Silver prices will run into some overhead resistance just above the $16/oz level. Once broken, that technical line on the weekly chart could serve as a springboard for a run toward $19/oz – and ultimately higher.

1589730967161.png


Zooming in on the daily chart, silver is trading solidly above its 50-day moving average for the first time since late February, suggesting a breakout is indeed in progress.
1589731029950.png


DYODD,
Best of Luck, "Luck Favors the Prepared Mind".
 

Buck

Village Idiot
Midas Member
Site Supporter ++
Joined
Apr 13, 2011
Messages
12,785
Likes
13,466
#3
face value on silver coins isn't a 'basement' value, imho, it's only a method to determine the actual value which is the amount of silver it contains...

let's ask:
If silver went to zero, would anyone here begin to use their silver quarters to operate a horse-ride machine in front of the grocery store?

of course not...the face value is NOT a default number anymore
 

GOLDBRIX

God,Donald Trump,most in GIM2 I Trust. OTHERS-meh
Midas Member
Midas Supporter
Joined
Apr 4, 2010
Messages
14,967
Likes
20,612
#4
Dr. Marc Faber : How Is Silver $15 With Unlimited Fed QE.
Opinion on Silver's Modern History and Prices. Central Bank - It is easy to print money, but...:
 

EO 11110

CENSORSHIP KILLS
Mother Lode
Site Supporter ++
Joined
Jul 31, 2010
Messages
17,007
Likes
14,923
Location
clown world
#5
the real question is how has bullion performed relative to coins?
 

Buck

Village Idiot
Midas Member
Site Supporter ++
Joined
Apr 13, 2011
Messages
12,785
Likes
13,466
#6
selling coins: that variable will be within the realm of the coin being sold

morgans are between 20 and 25 for more 'full weight' coins, less for sliders
bullion ounce bars are between 21 and 25 per bar, based on vintage and manufacturer
(everyone loves monarch's)

but, commemorative dollars <18 to 21, are still cheap if you shop them, they're far cheaper than morgans or peaces but have the same percentage of silver, per coin, but few if any are worn at all, and that means they still contain the full silver amount...

that could mean a lot if your exit strategy involves someone with a scale...anyways

these are just base prices i've noticed...while spot hovered at 15 - 16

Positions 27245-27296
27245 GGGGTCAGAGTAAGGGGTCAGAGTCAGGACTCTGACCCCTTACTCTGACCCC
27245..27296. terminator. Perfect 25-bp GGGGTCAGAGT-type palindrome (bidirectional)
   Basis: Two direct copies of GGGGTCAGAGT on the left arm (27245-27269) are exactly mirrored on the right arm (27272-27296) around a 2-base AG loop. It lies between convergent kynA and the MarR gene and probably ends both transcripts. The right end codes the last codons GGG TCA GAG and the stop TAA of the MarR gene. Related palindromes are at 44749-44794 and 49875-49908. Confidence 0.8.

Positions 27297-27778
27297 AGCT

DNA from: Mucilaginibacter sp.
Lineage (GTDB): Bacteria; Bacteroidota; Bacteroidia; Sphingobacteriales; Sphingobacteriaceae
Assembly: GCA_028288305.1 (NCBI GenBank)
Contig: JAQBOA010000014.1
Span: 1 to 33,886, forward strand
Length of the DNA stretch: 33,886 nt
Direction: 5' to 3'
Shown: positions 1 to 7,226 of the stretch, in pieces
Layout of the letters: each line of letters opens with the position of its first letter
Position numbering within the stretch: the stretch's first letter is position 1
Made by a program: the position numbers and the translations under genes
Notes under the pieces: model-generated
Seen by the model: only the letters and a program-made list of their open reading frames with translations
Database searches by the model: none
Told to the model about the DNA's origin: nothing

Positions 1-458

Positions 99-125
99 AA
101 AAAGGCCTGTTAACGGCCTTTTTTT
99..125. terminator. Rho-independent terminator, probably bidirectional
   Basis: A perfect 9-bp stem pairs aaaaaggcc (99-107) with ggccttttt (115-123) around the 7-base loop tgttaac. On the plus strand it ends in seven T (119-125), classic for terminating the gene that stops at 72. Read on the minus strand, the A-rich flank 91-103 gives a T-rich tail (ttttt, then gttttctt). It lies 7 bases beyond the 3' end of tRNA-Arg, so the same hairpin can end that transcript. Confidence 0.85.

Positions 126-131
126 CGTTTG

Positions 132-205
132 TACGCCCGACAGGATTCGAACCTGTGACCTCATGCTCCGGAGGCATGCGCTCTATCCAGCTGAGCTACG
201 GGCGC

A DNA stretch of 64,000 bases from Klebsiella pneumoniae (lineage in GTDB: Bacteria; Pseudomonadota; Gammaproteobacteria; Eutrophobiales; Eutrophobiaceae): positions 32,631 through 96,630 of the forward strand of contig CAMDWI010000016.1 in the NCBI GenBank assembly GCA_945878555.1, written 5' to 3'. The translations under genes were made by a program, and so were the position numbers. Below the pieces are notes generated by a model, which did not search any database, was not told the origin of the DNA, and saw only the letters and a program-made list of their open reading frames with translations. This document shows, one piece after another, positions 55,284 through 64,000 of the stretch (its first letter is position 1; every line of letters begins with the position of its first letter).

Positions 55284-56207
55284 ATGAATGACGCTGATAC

savvydon

Site Supporter
Site Supporter
Platinum Bling
Joined
Dec 14, 2010
Messages
3,745
Likes
4,009
#7
selling coins: that variable will be within the realm of the coin being sold

morgans are between 20 and 25 for more 'full weight' coins, less for sliders
bullion ounce bars are between 21 and 25 per bar, based on vintage and manufacturer
(everyone loves monarch's)

but, commemorative dollars <18 to 21, are still cheap if you shop them, they're far cheaper than morgans or peaces but have the same percentage of silver, per coin, but few if any are worn at all, and that means they still contain the full silver amount...

that could mean a lot if your exit strategy involves someone with a scale...anyways

these are just base prices i've noticed...while spot hovered at 15 - 16
Peace and Morgan dollars will cost one a premium over silver content for their 'cool factor'. That is, people like them because they were real money during a different time in our nations history. They directly reflect that history, whereas commemoratives merely echo a modern take on that history. As such commemoratives are less loved, and bring a lower premium. Therefore, during any major upswing in the price of silver bullion, they will present a greater possible upside, because they can be had for a lower premium.
 

Roger Ramjet

Lost in a Time Warp
Joined
Mar 30, 2020
Messages
170
Likes
346
Location
The Deep South
#8
Peace and Morgan dollars will cost one a premium over silver content for their 'cool factor'. That is, people like them because they were real money during a different time in our nations history. They directly reflect that history, whereas commemoratives merely echo a modern take on that history. As such commemoratives are less loved, and bring a lower premium. Therefore, during any major upswing in the price of silver bullion, they will present a greater possible upside, because they can be had for a lower premium.
I agree with what you're saying about the Morgans and Peace Ds. They're not a very good deal Ag wise, but very cool from another time. I'm filling one tube of BU Morgans and another of Peace Ds 1 per month to eventually hand over to my son and grandkids (if he'd get off his ass and get some in the pipeline - having too much fun I guess...) Been at it for about for about 2 years now and still have a ways to go but it'll get there!

RR
 

EO 11110

CENSORSHIP KILLS
Mother Lode
Site Supporter ++
Joined
Jul 31, 2010
Messages
17,007
Likes
14,923
Location
clown world
#9
how have premiums for junk performed over the last 15 years?

how have premiums for bullion performed over the last 15 years?

seems to me that junk premiums have far outperformed bullion premiums

imo, a conservative investor should have a mix -- who knows what the next 15 years will look like
 

edsl48

Gold Member
Gold Chaser
Sr Site Supporter
Joined
Apr 2, 2010
Messages
3,192
Likes
6,324
#10
how have premiums for junk performed over the last 15 years?

how have premiums for bullion performed over the last 15 years?

seems to me that junk premiums have far outperformed bullion premiums

imo, a conservative investor should have a mix -- who knows what the next 15 years will look like
I have some 100 oz bars purchased in the mid 1970s. The premiums back then, as is now, generally have, as you point out the lowest premiums. However I might assume that there would be an assay cost should I desire to sell the bars and that should be considered as well if deciding what to buy. Now I will say that perhaps this is not an issue with some of the newer bars put out by the various mints today. Back in the 70's bars were generally industrial castings and not the fine polished items of today.